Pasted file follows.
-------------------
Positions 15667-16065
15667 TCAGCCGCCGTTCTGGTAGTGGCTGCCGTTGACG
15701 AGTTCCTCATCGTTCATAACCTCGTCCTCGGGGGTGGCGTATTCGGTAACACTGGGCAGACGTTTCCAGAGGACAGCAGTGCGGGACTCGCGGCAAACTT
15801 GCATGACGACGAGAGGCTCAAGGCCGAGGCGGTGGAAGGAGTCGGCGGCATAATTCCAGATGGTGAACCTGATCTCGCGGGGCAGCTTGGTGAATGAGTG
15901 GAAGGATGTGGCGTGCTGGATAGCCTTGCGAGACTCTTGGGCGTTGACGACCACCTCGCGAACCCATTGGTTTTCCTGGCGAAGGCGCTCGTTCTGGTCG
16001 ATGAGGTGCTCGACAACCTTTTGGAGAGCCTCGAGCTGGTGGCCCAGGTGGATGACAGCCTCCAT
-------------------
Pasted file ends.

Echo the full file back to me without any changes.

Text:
Positions 15667-16065
15667 TCAGCCGCCGTTCTGGTAGTGGCTGCCGTTGACG
15701 AGTTCCTCATCGTTCATAACCTCGTCCTCGGGGGTGGCGTATTCGGTAACACTGGGCAGACGTTTCCAGAGGACAGCAGTGCGGGACTCGCGGCAAACTT
15801 GCATGACGACGAGAGGCTCAAGGCCGAGGCGGTGGAAGGAGTCGGCGGCATAATTCCAGATGGTGAACCTGATCTCGCGGGGCAGCTTGGTGAATGAGTG
15901 GAAGGATGTGGCGTGCTGGATAGCCTTGCGAGACTCTTGGGCGTTGACGACCACCTCGCGAACCCATTGGTTTTCCTGGCGAAGGCGCTCGTTCTGGTCG
16001 ATGAGGTGCTCGACAACCTTTTGGAGAGCCTCGAGCTGGTGGCCCAGGTGGATGACAGCCTCCAT